I guess we all have images in our heads of the barren steppes of Mongolia, squarish yurts in the distance, but I’ve never hankered to go there. When we did the long train trip from Moscow to Beijing, we opted for the route that swung into China before a Mongolian traverse. I enjoy seeing random photos of Mongolia but that’s the extent of my interest in it.

In particular, when I’ve mused over where I might travel to see the fifteen global Crane species, Mongolia hasn’t been on my radar. Well, now I’ve watched a recent five-minute video from the International Crane Foundation, part of their Magic Moments snippets. This one is titled Coexisting in Mongolia. Take a look—I’m sure you’ll be beguiled.

The video is interesting in terms of the work ICF is doing in Mongolia (I especially like that the voiceovers are by the Mongolian conservationists on the ground), trying to retain the easygoing relationships between nomadic people, grazing beasts, and the various species of Cranes. I hadn’t realized that Mongolia sees six of the world’s fifteen Crane species either fly through or reside. Perhaps, I hypothesize, it would be none too difficult to fly to Ulaanbaatar and hire a guide to take me to the newly protected wetlands described in the video. Initial Googling doesn’t really tell me where the Khurkh and Khuiten Rivers Valleys nature reserve is, but one of the places mentioned in a Mongolian government nature reserve decree in 2019 (see this) suggests a four- to five-hour drive might be involved.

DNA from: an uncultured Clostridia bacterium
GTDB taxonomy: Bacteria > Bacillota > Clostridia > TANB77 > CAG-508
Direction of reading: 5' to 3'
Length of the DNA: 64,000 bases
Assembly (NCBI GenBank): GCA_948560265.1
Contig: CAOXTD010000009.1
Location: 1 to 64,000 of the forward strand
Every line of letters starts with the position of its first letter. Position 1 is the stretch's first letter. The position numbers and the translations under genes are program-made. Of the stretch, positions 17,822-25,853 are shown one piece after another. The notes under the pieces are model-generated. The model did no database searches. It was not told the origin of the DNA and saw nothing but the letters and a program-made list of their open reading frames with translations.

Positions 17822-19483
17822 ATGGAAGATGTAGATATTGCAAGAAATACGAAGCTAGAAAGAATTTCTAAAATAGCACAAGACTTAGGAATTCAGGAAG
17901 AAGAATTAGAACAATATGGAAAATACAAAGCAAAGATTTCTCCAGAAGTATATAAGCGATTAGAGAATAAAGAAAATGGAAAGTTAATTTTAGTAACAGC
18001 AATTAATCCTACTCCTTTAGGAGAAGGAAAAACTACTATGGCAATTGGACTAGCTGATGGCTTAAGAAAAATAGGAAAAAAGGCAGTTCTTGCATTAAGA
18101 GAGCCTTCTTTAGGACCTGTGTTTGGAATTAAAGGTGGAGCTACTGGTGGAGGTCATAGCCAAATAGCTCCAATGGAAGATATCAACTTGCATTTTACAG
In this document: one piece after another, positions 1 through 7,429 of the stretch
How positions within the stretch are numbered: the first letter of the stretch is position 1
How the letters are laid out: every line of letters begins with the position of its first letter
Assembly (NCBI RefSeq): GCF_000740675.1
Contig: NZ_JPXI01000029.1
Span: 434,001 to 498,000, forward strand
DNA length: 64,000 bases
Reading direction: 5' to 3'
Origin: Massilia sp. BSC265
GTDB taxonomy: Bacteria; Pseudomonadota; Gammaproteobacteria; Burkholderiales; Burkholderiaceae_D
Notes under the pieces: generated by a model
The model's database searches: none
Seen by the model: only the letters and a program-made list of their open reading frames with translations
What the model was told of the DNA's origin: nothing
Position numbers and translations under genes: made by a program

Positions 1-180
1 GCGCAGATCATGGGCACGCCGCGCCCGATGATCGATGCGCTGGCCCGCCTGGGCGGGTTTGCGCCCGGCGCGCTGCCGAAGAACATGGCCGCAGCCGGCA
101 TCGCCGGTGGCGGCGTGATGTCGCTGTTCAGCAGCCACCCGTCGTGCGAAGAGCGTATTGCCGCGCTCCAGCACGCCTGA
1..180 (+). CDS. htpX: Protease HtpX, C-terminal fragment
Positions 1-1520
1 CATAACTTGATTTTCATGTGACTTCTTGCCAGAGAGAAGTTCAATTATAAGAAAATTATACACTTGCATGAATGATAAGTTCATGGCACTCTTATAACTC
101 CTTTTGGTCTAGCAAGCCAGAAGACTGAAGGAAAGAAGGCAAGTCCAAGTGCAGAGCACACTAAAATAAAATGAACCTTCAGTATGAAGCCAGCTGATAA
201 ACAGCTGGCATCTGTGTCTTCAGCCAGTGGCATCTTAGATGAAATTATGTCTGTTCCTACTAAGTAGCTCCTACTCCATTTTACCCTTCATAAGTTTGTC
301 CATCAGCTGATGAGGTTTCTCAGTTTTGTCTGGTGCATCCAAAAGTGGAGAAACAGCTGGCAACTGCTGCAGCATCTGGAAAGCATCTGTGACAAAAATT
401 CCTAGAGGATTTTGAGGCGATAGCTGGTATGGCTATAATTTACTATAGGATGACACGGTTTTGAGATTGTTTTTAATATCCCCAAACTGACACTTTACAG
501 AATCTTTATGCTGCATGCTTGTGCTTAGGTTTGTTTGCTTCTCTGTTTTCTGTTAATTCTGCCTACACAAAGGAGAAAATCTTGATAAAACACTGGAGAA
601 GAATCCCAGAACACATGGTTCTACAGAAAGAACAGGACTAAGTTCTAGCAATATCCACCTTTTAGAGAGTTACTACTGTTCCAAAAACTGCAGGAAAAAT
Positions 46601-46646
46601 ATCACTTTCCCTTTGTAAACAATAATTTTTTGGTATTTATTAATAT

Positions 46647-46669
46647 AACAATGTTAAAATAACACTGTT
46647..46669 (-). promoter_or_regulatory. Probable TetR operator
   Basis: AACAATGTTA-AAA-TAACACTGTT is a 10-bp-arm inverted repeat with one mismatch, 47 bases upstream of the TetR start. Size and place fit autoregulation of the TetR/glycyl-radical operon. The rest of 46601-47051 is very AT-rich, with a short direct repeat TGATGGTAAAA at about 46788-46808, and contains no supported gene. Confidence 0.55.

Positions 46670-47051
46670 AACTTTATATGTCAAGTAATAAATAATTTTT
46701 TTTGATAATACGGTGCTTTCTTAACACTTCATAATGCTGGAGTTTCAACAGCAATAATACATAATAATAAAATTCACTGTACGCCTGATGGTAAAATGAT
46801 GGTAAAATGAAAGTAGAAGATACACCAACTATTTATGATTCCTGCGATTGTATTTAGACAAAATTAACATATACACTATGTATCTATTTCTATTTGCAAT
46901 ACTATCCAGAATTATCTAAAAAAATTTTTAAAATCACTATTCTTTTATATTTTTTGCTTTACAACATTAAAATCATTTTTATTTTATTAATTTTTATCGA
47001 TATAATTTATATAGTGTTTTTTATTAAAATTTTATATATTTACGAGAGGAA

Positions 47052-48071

The video’s brief graphic about the six Crane species found in Mongolia also tantalizes me from another angle. I’m no naturalist. Basic migration concepts don’t come easily to me but I’ve grown accustomed to the idea of Crane breeding grounds in one place, usually inhospitable and far from humans, and overwintering grounds elsewhere. But there’s another category in the photo, showing the Hooded Crane and Siberian Crane “summering” in Mongolia. Glancing at the ICF’s excellent compendium web page on the fifteen species, I see that the Siberian Crane winters southward into China, breeds in northeast China, but also “summers” in Mongolia. What have I missed?